MONDAY, April 30, 2018 (HealthDay News) -- What women eat might determine when they enter menopause, new research suggests.
After tracking more than 35,000 British women for four years, investigators found that menopause tended to start earlier among those whose diets were heavy in refined carbs. In contrast, menopause tended to begin later among those who consumed a lot of fish and legumes.
"In particular, a higher consumption of oily fish was found to delay the timing of natural menopause by approximately three years, and fresh legumes -- such as peas and green beans -- was linked to a later menopause by around a year," said study author Yashvee Dunneram.
"On the other hand, a higher consumption of refined carbohydrates -- such as pasta and rice -- hastened the onset of menopause by 1.5 years," said Dunneram. She is a postgraduate researcher with the nutritional epidemiology group in the school of food science and nutrition at the University of Leeds, in England.
The reason for the link remains unclear. But Dunneram speculated that it may have to do with the way certain foods affect hormones.
"Refined carbs are one of the main culprits for insulin resistance," Dunneram said. "A high level of circulating insulin could interfere with sex hormone activity and boost estrogen levels, both of which might increase the number of menstrual cycles and deplete egg supply faster, thus causing an earlier menopause."
But the researchers cautioned that the study does not prove cause and effect, and that prior research has linked earlier menopause to both a higher and lower risk of developing a wide range of diseases.
"As such, we cannot really recommend women to consume these specific foods to influence their onset of natural menopause," Dunneram said.
For the study, the researchers surveyed a group of English, Scottish and Welsh women to establish their nutritional patterns with respect to 217 specific foods. All of the women were aged 40 to 65, and none were told to alter their eating patterns.
About 14,000 women were tracked for four years post-survey, during which just over 900 experienced natural menopause.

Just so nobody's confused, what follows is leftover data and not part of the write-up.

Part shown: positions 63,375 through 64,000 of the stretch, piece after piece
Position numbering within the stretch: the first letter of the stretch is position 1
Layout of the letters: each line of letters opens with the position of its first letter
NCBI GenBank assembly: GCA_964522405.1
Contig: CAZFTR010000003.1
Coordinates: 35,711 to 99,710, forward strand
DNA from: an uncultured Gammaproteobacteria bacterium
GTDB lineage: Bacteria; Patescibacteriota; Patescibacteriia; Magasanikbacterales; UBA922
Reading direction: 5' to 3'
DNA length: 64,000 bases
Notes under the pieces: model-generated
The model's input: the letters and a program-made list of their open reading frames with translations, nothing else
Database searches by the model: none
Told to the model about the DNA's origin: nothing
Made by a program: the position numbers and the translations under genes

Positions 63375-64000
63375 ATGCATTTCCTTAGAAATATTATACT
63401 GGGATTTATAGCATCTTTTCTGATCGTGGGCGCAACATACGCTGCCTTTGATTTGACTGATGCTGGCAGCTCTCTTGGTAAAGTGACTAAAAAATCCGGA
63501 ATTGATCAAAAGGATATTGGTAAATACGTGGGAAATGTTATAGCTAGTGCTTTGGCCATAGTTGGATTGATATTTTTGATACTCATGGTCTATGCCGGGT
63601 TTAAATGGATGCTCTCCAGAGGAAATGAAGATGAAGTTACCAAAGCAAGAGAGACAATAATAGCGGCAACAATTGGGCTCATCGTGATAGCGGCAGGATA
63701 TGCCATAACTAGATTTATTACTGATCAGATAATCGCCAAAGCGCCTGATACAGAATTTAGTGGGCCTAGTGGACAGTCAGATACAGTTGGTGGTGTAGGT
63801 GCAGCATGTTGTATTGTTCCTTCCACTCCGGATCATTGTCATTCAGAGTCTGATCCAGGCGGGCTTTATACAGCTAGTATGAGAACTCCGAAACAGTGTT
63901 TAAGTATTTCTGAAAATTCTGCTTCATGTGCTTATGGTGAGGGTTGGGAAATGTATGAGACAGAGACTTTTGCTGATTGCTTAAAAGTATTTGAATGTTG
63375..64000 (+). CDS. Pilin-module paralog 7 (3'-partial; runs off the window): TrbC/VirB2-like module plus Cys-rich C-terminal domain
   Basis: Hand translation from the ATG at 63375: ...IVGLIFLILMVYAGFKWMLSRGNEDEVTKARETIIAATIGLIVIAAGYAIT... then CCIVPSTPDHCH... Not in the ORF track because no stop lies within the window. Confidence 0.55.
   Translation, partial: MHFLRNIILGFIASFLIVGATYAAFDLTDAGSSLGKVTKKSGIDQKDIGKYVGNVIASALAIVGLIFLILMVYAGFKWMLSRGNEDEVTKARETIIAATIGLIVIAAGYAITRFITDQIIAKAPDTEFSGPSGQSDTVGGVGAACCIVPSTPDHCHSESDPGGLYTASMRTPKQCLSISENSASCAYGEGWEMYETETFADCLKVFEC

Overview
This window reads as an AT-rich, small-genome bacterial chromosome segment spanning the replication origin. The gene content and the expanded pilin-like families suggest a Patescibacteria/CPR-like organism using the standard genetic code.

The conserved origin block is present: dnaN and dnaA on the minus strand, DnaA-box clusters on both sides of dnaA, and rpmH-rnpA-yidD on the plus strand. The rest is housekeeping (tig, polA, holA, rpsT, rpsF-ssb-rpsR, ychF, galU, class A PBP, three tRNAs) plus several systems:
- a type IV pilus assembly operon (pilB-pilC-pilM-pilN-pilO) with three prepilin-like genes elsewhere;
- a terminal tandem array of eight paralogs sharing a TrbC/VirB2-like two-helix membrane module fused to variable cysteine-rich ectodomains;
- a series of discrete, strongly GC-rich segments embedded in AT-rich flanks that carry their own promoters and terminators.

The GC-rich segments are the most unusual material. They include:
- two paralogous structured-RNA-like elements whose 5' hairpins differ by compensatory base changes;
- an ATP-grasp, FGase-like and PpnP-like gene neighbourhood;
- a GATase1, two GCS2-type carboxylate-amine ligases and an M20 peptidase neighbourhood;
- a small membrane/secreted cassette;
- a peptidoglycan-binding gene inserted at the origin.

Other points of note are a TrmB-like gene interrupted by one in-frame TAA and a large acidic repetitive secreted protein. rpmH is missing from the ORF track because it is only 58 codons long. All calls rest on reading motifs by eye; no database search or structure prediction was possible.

On average, menopause began at 51. But for every additional daily intake of a standard portion of refined carbs, menopause onset began about 1.5 years earlier, the findings showed.
By the same token, every additional daily portion of oily fish and legumes was linked to a delay in menopause of roughly three years. Higher daily intake of both vitamin B6 and zinc was similarly linked to delayed menopause.
But complicating the matter, the investigators also found that vegetarian women experienced menopause about a year earlier than meat-eaters. The study team noted that the high-fiber/low-animal fat content in vegetarian meals has previously been linked to low estrogen levels.
But meat-eaters who ate higher daily amounts of savory foods -- such as potato chips, pretzels and peanuts -- experienced menopause about two years earlier than otherwise.
Dunneram suggested that more research will be needed to further sort out the specifics of the diet-menopause connection.
Connie Diekman, director of university nutrition at Washington University in St Louis, cautioned that "the age of menopause is also genetically driven, so diet is just one factor."
But, she said, "as a registered dietitian my response to this study is that it, like so many others, shows why it is important for us to continue to shift from animal protein choices to plant-based choices to improve overall health."
That point was seconded by Lona Sandon, program director of the department of clinical nutrition at UT Southwestern, at Dallas.
"Women should take up eating fish and legumes simply because they are healthy for you," Sandon said.
But as for the specific notion that food might have an impact on menopause timing, "we really cannot conclude much of anything from this study," she cautioned.
"There is a lot of speculation," Sandon observed, "and seemingly random correlations at this point."
The findings were published online April 30 in the Journal of Epidemiology & Community Health.
SOURCES: Yashvee Dunneram, postgraduate researcher, nutritional epidemiology group, school of food science and nutrition, University of Leeds, Leeds, U.K.; Connie Diekman, R.D., M.Ed., director, university nutrition, Washington University, St Louis, and former president, Academy of Nutrition and Dietetics; Lona Sandon, Ph.D., RDN, LD, program director and assistant professor, department of clinical nutrition, school of health professions, University of Texas Southwestern, Dallas; April 30, 2018, Journal of Epidemiology & Community Health, online
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